To examine the biological effects of decreasing 2-HG in IDH2-mutant leukemia, Yen and colleagues tested primary patient AML samples that had endogenous IDH2 mutations. Rather than causing apoptosis, treatment with AG-221 ex vivo induced moderate changes in some cells consistent with differentiation, including an increase in granulation and lobulated nuclei and enhanced phagocytosis. These partially differentiated myeloid cells were all IDH2-mutant positive, clearly indicating a differentiation-promoting effect. In four IDH2R140Q patient-derived xenografts, in vivo treatment for 10 to 20 days resulted in the upregulation of the mature myeloid markers CD11b, CD14, CD15, and CD24 and a decrease in the progenitor marker CD117, and again differentiated cells retained the IDH2R140Q mutation. In an impressive experiment designed to mimic human disease, an IDH2-mutant patient sample was engrafted into immunodeficient mice, and treatment was initiated only once circulating blasts reached 10%, a level that almost certainly corresponds to a bone marrow blast count > 20% as required for the diagnosis of AML in human patients. Continuous treatment with various doses of AG-221 led to an overall survival benefit, with 100% survival of mice treated with the highest dose. Interestingly, even in these long-term survivors, blasts still persisted in the bone marrow and had a significant mutant IDH2 allele burden, similar to the results in patients (4). Thus, it appears that epigenetically targeted mutant IDH2 inhibition can cause differentiation of leukemic blasts, an overall survival benefit in animal models, and clinical responses, but is not able to eradicate the leukemic clone.
In the second report, Shih and colleagues (7) use a murine model of IDH2R140Q combined with FLT3-ITD mutation to test the biological properties of AG-221. This new in vivo model is characterized by expansion of c-Kit–positive cells in the blood and replacement of the stem/progenitor compartment by a monomorphic population of CD48+CD150− multipotent progenitor cells resembling leukemia stem cells (9). They also compare and contrast their results with their previously described model combining TET2 deficiency with FLT3-ITD (9), but instead treat these leukemias with 5-azacitidine as a semitargeted DNA methyltransferase inhibitor. Importantly, they note that both AG-221 and 5-azacitidine alone had an in vivo benefit with induction of more mature myeloid cells coming from mutant leukemic progenitor-like blasts, evidence again for an epigenetically driven differentiation effect. Importantly, in both models, combination therapy with the FLT3 inhibitor AC220 (quizartinib, now in phase III clinical trials NCT02039726) led to decreased mutant cell burden with recovery of some normal hematopoiesis coming from nonmutant hematopoietic stem/progenitor cells. Nevertheless, mutant blasts were still retained in the bone marrow, and survival outcomes were not assessed in detail, although the leukemic stem cell compartment was reduced. As expected and consistent with the in vitro studies, DNA methylation changes linked to IDH2 or TET2 mutations were reverted by monotherapy, but this effect was more pronounced with combination therapy. Taken together, these studies suggest that epigenetic therapies can lead to differentiation effects with persistence of the mutant clone, and that combination therapies will likely be required to eliminate disease cells. The study by Shih and colleagues provides the preclinical basis for such combination trials that are eagerly awaited.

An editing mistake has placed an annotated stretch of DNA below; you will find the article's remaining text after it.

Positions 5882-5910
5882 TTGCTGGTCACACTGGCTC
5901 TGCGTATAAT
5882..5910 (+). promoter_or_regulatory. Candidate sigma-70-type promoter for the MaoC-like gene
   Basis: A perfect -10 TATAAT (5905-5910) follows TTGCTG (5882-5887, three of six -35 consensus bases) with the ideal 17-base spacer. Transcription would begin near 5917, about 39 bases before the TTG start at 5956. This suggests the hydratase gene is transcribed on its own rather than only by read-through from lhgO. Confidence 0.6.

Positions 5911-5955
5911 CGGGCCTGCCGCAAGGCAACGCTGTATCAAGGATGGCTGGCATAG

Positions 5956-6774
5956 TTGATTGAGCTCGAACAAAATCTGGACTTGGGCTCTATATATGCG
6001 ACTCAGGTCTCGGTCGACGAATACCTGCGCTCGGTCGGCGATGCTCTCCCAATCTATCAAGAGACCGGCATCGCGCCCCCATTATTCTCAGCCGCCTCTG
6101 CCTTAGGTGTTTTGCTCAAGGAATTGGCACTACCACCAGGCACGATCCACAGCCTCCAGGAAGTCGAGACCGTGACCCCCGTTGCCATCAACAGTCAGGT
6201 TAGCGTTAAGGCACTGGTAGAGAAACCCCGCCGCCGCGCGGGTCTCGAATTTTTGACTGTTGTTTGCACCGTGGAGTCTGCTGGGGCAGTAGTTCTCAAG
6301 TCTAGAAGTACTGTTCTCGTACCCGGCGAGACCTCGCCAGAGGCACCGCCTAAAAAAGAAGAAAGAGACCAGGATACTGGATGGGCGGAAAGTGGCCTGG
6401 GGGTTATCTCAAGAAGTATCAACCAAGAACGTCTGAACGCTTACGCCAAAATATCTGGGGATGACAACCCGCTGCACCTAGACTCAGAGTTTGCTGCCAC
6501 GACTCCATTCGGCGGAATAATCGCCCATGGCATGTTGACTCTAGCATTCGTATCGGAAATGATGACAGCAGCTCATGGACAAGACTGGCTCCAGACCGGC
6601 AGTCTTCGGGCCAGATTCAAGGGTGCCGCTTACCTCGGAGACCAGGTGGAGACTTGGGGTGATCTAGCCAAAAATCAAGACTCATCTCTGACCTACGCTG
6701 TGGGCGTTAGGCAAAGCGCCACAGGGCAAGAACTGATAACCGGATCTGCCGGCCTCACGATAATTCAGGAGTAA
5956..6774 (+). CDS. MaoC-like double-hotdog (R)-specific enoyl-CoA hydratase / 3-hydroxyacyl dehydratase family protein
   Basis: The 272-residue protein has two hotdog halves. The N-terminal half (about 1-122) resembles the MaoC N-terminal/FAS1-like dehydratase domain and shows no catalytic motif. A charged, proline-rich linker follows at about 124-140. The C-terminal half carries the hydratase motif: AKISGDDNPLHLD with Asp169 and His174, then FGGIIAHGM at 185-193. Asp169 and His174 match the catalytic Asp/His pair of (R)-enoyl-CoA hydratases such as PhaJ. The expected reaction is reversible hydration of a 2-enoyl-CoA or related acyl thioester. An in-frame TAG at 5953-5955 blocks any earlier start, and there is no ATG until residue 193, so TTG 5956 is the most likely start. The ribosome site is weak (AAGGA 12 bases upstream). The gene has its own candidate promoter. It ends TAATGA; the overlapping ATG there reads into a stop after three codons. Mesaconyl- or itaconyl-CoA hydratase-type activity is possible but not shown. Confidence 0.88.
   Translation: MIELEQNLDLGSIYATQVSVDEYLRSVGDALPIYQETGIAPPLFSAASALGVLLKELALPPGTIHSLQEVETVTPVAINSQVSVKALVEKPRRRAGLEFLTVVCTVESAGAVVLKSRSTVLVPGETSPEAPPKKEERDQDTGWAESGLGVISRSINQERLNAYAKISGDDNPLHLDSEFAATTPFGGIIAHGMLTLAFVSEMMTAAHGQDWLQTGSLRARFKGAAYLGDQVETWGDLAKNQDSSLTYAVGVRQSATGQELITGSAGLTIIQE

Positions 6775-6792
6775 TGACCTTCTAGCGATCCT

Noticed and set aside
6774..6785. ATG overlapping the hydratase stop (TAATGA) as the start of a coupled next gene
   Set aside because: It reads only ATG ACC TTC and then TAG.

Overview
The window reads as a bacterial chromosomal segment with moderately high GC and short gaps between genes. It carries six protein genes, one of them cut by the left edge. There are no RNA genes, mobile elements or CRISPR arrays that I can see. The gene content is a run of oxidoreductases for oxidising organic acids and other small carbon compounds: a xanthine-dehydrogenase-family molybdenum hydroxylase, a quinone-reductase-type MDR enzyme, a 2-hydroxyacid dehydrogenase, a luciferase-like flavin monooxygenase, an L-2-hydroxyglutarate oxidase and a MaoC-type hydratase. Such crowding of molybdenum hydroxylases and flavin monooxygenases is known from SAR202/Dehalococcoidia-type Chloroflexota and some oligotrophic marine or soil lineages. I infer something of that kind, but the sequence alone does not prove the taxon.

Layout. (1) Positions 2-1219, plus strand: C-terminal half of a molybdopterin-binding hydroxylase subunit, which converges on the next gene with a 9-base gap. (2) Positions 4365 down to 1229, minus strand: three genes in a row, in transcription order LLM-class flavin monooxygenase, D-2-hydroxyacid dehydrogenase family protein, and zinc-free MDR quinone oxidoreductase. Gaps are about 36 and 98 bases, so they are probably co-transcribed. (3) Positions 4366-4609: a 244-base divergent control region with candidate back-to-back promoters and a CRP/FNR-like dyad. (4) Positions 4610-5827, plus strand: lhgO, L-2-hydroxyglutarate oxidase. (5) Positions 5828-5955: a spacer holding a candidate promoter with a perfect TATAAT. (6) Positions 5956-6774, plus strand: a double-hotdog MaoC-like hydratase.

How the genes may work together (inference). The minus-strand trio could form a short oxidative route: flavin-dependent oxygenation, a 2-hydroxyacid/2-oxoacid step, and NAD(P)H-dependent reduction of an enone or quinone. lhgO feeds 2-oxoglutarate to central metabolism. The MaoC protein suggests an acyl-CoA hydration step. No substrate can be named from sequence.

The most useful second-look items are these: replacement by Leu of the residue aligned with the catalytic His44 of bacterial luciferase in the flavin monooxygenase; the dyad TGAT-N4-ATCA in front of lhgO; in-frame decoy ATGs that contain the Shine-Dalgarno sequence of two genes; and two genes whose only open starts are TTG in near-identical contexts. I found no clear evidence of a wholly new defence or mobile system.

Both of these exciting studies are consistent with the preliminary clinical data: IDH-mutant inhibitors have robust biological activity in decreasing 2-HG levels and can promote differentiation of mutated blasts in vivo, but are unlikely to eradicate mutant clones in the majority of cases when given as monotherapy; FLT3 kinase inhibitors have limited activity as monotherapy, but can provide significant clinical benefit in combination with conventional chemotherapy (10). In considering the implications of these studies, several important questions remain: Will similar responses be seen in solid organ cancers with IDH1/2 mutations (NCT02273739)? Can disease control with persistence of mutated cells, but with incomplete myeloid differentiation, translate into long-term clinical benefits? Are there other leukemogenic effects exerted by IDH2 mutations that are independent of 2-HG? Will other combinations also exhibit therapeutic effects in reducing mutant clones and leading to survival benefits? Can these models be used to help prioritize agents for future clinical trials and combinations? Clearly, it is an exciting time for targeted therapies in AML.
Disclosure of Potential Conflicts of Interest
R. Majeti has an ownership interest (including patents) in Forty Seven Inc. and is a consultant/advisory board member for the same. No potential conflicts of interest was disclosed by the other author.